First thing though, if anyone is attempting this sort of thing, is to get a service manual. Really for the exploded illustrations and torque settings...not for any step-by-step instructions. You can find them on Ebay pretty reasonably. But in a pinch if you didn't have one, you can go to any OEM parts on-line supplier (ronayers.com, bikebandit.com, cheapermotorcycleparts.com) like you were searching for a part, and view the exploded views of any part of the bike on microfiche. A great tip for when you need to know the order of how things go back together. "Oh, it's the rubber washer, then the part, then the metal washer, spacer and nut!"
I am one of those guys who needs to take a lot of pics when doing a project, or I wind up with 6 bolts after the everything goes together and go, 'uh oh.' Since I have the pics, I decided to record the project here on my touring blog - even though this really has nothing to do with touring except that it is motorcycle related.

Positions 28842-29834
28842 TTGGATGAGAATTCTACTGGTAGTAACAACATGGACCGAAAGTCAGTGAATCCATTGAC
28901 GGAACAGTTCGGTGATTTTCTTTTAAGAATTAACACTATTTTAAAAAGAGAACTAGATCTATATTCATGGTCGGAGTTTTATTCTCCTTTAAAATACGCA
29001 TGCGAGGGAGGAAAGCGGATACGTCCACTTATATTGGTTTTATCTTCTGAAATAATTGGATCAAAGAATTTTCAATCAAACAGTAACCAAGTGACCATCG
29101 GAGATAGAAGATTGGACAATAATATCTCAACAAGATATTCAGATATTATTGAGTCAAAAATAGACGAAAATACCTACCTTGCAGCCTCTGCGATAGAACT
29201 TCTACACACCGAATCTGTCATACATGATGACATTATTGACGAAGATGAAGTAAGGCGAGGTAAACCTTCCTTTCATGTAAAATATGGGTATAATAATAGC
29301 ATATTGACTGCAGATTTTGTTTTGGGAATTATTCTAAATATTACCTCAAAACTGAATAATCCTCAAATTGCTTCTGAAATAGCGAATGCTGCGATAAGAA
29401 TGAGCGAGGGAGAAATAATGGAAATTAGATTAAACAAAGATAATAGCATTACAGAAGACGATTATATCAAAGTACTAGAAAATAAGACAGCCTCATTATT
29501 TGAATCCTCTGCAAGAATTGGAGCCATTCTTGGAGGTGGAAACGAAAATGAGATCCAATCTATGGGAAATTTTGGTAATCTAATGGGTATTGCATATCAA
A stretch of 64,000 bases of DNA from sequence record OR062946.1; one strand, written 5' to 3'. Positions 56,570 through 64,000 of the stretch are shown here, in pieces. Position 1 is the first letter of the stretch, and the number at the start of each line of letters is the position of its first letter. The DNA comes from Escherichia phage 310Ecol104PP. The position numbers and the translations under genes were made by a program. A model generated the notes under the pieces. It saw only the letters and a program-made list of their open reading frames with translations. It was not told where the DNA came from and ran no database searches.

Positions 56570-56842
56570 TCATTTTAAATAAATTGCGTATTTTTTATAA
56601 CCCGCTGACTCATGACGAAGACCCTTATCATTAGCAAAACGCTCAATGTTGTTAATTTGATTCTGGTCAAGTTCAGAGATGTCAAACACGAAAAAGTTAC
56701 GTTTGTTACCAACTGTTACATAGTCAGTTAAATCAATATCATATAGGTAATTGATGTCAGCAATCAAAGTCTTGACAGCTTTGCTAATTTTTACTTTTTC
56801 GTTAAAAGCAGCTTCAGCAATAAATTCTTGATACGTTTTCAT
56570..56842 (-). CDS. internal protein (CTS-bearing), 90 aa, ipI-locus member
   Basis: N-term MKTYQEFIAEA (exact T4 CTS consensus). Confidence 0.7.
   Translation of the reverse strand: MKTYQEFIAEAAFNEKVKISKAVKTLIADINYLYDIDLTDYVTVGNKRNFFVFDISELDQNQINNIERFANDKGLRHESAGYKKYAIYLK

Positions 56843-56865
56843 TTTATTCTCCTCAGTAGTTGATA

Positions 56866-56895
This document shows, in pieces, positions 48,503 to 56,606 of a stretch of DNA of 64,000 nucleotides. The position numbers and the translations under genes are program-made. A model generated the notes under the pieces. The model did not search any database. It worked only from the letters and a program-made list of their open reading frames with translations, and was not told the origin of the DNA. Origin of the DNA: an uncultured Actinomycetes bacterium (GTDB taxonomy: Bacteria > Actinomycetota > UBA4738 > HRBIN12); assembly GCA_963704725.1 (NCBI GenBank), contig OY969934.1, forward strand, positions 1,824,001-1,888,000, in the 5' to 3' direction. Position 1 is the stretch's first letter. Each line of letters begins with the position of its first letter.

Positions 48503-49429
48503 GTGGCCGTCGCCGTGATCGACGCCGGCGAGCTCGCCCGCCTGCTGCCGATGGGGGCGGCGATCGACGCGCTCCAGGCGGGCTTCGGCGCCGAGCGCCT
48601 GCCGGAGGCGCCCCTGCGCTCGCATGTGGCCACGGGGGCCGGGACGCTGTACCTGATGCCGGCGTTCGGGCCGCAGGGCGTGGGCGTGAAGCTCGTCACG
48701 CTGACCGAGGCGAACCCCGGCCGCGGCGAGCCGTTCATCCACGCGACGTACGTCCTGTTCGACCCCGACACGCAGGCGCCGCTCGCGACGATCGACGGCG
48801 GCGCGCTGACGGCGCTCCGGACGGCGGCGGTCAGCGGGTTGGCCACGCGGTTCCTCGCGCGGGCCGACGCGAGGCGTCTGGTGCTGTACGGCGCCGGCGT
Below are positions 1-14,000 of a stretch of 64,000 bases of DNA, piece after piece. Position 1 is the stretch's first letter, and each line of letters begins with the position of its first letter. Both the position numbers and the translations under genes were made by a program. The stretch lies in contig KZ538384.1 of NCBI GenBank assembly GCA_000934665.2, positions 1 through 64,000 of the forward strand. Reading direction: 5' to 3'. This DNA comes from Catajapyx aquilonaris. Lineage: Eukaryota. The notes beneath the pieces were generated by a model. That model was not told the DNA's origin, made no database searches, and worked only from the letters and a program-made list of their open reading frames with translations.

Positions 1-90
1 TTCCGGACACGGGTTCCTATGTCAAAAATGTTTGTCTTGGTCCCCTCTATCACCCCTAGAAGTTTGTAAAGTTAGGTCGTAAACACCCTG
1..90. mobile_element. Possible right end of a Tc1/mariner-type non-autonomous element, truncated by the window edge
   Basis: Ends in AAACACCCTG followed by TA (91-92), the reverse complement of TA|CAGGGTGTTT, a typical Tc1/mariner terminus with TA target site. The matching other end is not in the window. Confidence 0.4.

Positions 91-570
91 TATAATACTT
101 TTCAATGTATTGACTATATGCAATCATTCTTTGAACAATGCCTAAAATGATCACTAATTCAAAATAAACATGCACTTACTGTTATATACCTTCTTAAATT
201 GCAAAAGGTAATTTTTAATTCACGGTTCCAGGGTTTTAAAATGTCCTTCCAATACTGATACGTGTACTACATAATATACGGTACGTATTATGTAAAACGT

The first thing I did was remove the service-related Tupperware in order to get to the spark plugs and air filter...which is to say, you need to remove a lot of plastic. I put the plastic away from my work area as I am prone to trip, fall, bump and this plastic stuff is expensive.
Removing the plastic to get to the engine reveals a whitish heat and sound shroud which I didn't remove.....even if I knew how....which I don't. There are access holes in this shroud so you can change the plugs. It's a bit like the game "Operation" and you gently feed your spark plug socket - and you need to use the special spark plug socket that came with the bike - through the allotted portals. If you don't have the spark plug wrench that came with the PC, pay the $15 bucks and order a OEM one. The plugs looked good but weren't gapped properly. Time to insert new plugs.
I used a bit of anti-seize compound on the threads and some dialectic grease on the porcelain so the plug boots go on - and come off - easier. I tried to hand feed a plug into position for historical fear of cross-threading...which turned out to be a mistake. I dropped the plugged and it fell into the abyss under the engine shroud and disappeared. Crap!